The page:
I recently re-read Eater of Souls by Lynda S. Robinson, and as a result remembered that I’d intended to read more. So I immediately found what I could at the local library and I’ve thus far gone backwards to read Murder at the Feast of Rejoicing. I’ve got a couple more sitting on my “to be read” shelf.
I’m not sure why I didn’t follow up on this series at the time I first read one of the books. Normally when I like a series I head straight to the library and/or bookstore, fill out the list and work right through it. It can’t have been because I didn’t like the books–I love them. With some knowledge of Egypt (I have a year of Middle Egyptian reading from graduate school), I’m able to really appreciate the feel Robinson gives to characters and culture. As she notes, many times she has to settle controversies, and I would assume also fill in gaps in our knowledge, but she has done so consistently and in such a way that the culture seems very realistic.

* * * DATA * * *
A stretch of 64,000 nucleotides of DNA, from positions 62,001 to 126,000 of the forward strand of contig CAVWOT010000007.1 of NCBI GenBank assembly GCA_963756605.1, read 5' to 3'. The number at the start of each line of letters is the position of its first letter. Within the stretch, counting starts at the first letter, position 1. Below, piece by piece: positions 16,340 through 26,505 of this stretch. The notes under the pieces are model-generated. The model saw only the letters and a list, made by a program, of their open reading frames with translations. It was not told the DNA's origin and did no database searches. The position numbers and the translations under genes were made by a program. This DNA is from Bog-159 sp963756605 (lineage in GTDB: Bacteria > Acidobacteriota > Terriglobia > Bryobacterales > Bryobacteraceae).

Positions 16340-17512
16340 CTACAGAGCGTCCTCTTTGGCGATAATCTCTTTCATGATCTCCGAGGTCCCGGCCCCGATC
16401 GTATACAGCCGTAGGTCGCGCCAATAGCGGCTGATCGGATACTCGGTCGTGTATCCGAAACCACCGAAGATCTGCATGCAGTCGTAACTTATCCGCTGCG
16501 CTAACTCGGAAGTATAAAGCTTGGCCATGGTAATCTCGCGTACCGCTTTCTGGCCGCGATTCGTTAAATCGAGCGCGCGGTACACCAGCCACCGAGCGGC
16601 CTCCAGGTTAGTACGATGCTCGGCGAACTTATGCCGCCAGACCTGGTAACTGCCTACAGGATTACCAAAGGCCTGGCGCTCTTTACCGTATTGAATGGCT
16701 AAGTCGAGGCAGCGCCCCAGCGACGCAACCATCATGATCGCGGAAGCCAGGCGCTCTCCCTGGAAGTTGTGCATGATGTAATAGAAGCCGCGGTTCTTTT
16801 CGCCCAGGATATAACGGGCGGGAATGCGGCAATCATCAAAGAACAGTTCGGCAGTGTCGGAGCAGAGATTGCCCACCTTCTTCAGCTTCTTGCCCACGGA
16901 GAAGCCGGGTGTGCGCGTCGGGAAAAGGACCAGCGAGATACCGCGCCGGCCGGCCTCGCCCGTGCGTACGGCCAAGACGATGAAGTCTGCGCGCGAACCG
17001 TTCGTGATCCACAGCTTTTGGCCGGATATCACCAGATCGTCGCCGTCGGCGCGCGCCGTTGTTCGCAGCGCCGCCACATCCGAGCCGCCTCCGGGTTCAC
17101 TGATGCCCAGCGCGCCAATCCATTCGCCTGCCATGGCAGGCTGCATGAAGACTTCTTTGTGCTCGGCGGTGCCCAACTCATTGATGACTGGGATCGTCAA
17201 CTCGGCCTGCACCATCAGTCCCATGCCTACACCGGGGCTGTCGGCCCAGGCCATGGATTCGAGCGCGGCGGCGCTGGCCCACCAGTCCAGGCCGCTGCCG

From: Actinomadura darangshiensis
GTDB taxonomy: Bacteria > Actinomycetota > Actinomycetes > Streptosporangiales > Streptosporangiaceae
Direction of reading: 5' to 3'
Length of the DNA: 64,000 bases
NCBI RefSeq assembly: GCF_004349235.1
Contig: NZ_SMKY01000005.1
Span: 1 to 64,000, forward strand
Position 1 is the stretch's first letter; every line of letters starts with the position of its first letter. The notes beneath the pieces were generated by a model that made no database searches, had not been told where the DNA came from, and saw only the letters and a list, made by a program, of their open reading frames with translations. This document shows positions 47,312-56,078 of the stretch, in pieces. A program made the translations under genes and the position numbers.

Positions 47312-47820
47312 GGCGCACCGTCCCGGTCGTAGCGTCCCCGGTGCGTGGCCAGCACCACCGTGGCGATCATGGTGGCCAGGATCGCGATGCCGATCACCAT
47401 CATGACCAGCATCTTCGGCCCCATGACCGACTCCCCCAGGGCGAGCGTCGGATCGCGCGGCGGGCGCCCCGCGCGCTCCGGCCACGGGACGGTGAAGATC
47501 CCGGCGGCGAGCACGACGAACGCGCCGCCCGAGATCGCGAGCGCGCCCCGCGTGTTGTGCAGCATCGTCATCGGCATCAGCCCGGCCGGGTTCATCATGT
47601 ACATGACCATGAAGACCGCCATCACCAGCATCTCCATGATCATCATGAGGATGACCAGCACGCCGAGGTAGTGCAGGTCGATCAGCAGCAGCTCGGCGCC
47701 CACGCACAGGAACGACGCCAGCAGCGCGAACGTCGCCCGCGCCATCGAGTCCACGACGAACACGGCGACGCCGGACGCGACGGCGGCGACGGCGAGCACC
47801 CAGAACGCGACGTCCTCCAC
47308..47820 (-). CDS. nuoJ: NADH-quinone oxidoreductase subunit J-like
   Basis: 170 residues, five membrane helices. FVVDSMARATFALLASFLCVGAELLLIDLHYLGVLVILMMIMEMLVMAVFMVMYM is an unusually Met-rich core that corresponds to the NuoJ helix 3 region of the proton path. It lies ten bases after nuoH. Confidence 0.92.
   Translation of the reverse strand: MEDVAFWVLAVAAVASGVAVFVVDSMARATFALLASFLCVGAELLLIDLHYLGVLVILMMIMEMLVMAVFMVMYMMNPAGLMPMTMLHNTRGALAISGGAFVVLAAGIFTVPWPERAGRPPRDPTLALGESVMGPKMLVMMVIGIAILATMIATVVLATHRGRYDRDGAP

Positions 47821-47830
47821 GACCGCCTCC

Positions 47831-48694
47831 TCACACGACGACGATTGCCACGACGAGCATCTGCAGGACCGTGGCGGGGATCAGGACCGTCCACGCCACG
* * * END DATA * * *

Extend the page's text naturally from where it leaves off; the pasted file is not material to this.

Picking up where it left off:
I especially like the way that Lord Meren searches for signs of magic and includes killing by magic as one of the possibilities for means in murder cases, as of course an ancient Egyptian would have. But many modern authors would have some difficulties keeping the viewpoint authentic. Robinson does so successfully in my view.
Family relationships, religion, culture, politics, and ancient warfare all combine to create the background for this exceptional series. The key characters of Lord Meren, his adopted son Kysen, and the remainder of his family would be interesting wherever they were placed, and the mysteries would be interesting no matter what the background.
This is truly an exceptionally enjoyable series of historical mysteries. I strongly recommend it.